The passing of Fidel Castro has unleashed a battle of opinions over his legacy, ranking him everywhere from hero to villain. For much of the Third World, including Latin America, Fidel was lionized as both principled and crafty in his ability to defy the U.S. while milking Russia—and later, Venezuela—for billions. He was David within stomping distance of Goliath, evading mythology-worthy levels of assassination attempts. His anti-yanqui credentials won him admirers in wealthy countries as well, from Canada to Western Europe, even inside select liberal American circles.
But his underdog chutzpah masks the devastation of Fidel’s 57-year “revolution”. Cuba was once a commercial, intellectual and cultural giant within Latin America. Since 1960, around 20% of Cubans have left the island, including practically all of its entrepreneurial class, along with many of its most talented intellectuals, artists, musicians and athletes. Early emigrés fled political persecution but most were compelled to leave a Marxist system that limits upward mobility to a tiny bureaucratic elite, even while guaranteeing the survival of all.
Some defend Fidel’s 50+ year cling to power as justifiable in a cold war era when ideology trumped democracy in most countries around the world. But the Cold War ended in 1989. U.S. Southern Command long ago abandoned the notion that Cuba represents a viable military threat. Other undemocratically elected Cold War leaders stepped down before their deaths, including Pinochet in Chile, Gorbachev in the USSR, Honecker in East Germany, and PW Botha of South Africa, among others. By contrast, Fidel spent the last 25 years consolidating his grip on Cuba, espousing a revolution that lost its moral authority decades ago and struggling to preserve a system that benefits the few.
Even the educated Cuban classes who carry out good work abroad as doctors, nurses, teachers and engineers are exploited by the state. At its peak, Cuba had close to 38,000 professionals working in Venezuela. They earned US$5 billion per year for Cuba, or US$130,000 per person, paid by Venezuela to Cuba for their toil. In return, these professionals were paid US$5,000 per year on average plus two return flights per year back to Cuba. Most received subsidized food and housing while working in Venezuela. Roughly measured, these professionals took home US$15,000 per year in wages and benefits, i.e. the state retained 88% of their pay. Foreign investors who run hotels and other businesses in Cuba pay similar mark-ups to the state on the wages their Cuban workers receive.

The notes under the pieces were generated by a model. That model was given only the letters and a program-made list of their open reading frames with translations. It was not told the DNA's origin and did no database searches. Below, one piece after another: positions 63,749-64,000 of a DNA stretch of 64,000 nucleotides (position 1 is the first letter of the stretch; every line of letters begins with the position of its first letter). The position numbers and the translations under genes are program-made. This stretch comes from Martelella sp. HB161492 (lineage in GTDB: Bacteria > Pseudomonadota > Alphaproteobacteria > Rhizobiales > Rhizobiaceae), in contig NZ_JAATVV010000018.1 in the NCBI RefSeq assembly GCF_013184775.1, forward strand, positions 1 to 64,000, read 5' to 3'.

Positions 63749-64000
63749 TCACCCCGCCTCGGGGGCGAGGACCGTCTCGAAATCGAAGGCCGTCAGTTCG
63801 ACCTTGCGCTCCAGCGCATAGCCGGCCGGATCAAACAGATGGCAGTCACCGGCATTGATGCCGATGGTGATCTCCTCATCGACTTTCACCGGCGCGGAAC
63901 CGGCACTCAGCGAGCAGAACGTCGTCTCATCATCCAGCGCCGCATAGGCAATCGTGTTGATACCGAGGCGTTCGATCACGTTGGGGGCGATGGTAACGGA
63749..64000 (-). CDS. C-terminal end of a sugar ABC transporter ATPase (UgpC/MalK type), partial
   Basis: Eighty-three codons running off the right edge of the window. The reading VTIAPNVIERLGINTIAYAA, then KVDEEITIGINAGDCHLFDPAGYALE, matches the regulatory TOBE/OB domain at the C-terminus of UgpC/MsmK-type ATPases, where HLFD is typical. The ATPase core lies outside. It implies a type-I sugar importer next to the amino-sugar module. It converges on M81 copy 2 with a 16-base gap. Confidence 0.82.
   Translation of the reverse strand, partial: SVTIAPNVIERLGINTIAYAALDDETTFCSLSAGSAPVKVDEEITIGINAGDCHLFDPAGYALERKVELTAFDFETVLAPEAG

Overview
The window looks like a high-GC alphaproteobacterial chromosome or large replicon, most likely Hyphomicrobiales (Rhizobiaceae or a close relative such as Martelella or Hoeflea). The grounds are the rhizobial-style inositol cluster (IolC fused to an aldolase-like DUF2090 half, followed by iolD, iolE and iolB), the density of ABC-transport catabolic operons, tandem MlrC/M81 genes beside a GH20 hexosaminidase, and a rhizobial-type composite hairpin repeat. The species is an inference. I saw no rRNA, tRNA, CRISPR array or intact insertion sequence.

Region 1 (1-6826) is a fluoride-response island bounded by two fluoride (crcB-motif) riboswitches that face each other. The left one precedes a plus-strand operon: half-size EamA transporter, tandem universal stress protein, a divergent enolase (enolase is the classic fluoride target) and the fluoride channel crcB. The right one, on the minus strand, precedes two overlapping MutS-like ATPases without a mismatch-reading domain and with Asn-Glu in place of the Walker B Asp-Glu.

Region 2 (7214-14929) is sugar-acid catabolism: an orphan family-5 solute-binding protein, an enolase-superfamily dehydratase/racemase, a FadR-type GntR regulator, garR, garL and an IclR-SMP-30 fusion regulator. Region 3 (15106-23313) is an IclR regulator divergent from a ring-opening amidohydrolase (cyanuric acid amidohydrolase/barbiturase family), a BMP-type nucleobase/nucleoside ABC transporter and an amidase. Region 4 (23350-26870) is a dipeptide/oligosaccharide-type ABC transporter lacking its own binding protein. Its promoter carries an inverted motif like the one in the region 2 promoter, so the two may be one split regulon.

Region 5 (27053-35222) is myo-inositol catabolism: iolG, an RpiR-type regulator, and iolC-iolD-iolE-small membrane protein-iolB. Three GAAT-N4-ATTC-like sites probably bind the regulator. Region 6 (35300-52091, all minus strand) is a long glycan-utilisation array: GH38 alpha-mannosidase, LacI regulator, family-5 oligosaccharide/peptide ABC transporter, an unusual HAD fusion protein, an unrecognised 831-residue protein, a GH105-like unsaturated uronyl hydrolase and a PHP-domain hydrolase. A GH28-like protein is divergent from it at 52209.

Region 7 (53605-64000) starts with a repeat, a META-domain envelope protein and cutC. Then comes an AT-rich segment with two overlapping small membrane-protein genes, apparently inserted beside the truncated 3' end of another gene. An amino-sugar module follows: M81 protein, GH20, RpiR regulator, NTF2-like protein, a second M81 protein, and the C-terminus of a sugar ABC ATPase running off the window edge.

While the press frenzy points a microscope on Fidel the man, his death ends more than just the life of a political icon. The greater loss is that of ideology in our global political system. Around the world, the title of left or right wing means increasingly little. Putin, officially a socialist, is denigrated as right-wing by western media. The workers’ party of Brazil privatized airports, Santos, the center-right President of Colombia has overseen a massive expansion of government in pursuit of peace, and after 60 years, the Revolutionary party of Mexico retreated from its most celebrated and symbolic policy decision—the nationalization of the oil industry. In much of the developing world today, it is the pursuit of riches, not the clash of ideas, that powers political contest.